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Australia, New Zealand lead charity list; U.S. near top
Question of the Day
NEW YORK | The United States came in fifth as Australia and New Zealand shared first place in a first-of-its kind survey ranking 153 nations on the willingness of their citizens to donate time and money to charity.
The report, released Wednesday by the British-based Charities Aid Foundation, showed striking variations in charitable behavior around the world.
For example, it found that only 4 percent of Lithuanians gave money to charity, compared with 83 percent of people in Malta; 61 percent of people in Turkmenistan did volunteer work, compared with 2 percent of Cambodians.
The overall rankings were a composite of three categories - the percentage of people who donated money, donated time and helped a stranger in the month prior to being surveyed.
Several of the world’s most populous countries were near the bottom of the index - including India in 134th place, Russia in 138th and China in 147th. Only 4 percent of Chinese people donate their time to charity, and only 6 percent of Russians donate money, according to the survey.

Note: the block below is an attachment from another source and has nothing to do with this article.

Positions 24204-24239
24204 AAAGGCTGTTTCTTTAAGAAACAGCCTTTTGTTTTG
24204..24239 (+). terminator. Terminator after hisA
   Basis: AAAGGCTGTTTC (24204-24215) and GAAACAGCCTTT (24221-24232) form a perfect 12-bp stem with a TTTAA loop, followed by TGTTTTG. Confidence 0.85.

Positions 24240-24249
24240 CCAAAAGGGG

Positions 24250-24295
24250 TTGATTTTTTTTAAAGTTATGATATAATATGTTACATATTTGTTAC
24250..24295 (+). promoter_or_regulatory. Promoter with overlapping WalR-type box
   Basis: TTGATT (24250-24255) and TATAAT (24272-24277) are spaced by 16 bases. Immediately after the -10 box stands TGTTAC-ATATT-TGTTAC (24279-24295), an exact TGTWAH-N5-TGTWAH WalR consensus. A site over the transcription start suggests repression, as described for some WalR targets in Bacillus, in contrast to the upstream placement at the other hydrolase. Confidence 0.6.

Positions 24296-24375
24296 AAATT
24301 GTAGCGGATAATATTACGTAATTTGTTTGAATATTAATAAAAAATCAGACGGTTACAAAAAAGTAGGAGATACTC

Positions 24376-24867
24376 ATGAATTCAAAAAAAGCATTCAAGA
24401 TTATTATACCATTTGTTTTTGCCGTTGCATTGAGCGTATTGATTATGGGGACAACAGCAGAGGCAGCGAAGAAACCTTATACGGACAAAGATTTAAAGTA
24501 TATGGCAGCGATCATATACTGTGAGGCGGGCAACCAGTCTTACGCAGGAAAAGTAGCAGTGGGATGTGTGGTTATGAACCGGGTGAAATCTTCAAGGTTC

In the West African nation of Liberia, only 8 percent of the population give money to charity every month, yet 76 percent regularly help a stranger - more than any other country.
Overall, among all those surveyed worldwide, 20 percent volunteered time in the month prior to being interviewed, 30 percent donated money, and 45 percent helped a stranger. For the U.S., the figures were 60 percent donating money, 39 percent volunteering time and 65 percent helping a stranger.
“Many countries at the bottom of the list benefit enormously from U.S. philanthropy,” said Susan Saxon-Harrold, a top official of the Charities Aid Foundation. “It’s important that Americans continue to build up indigenous philanthropy in countries such as China, Russia and India.”
The report was based primarily on data from Gallup’s WorldView World Poll, an ongoing research project carried out in 153 countries accounting for 95 percent of the world’s population.
In most countries surveyed, 1,000 questionnaires were completed - in telephone and face-to-face interviews - by a representative sample of individuals living in urban centers. Margins of error ranged from plus or minus 5.3 percentage points in Lithuania to plus or minus 2.6 percentage points in India.
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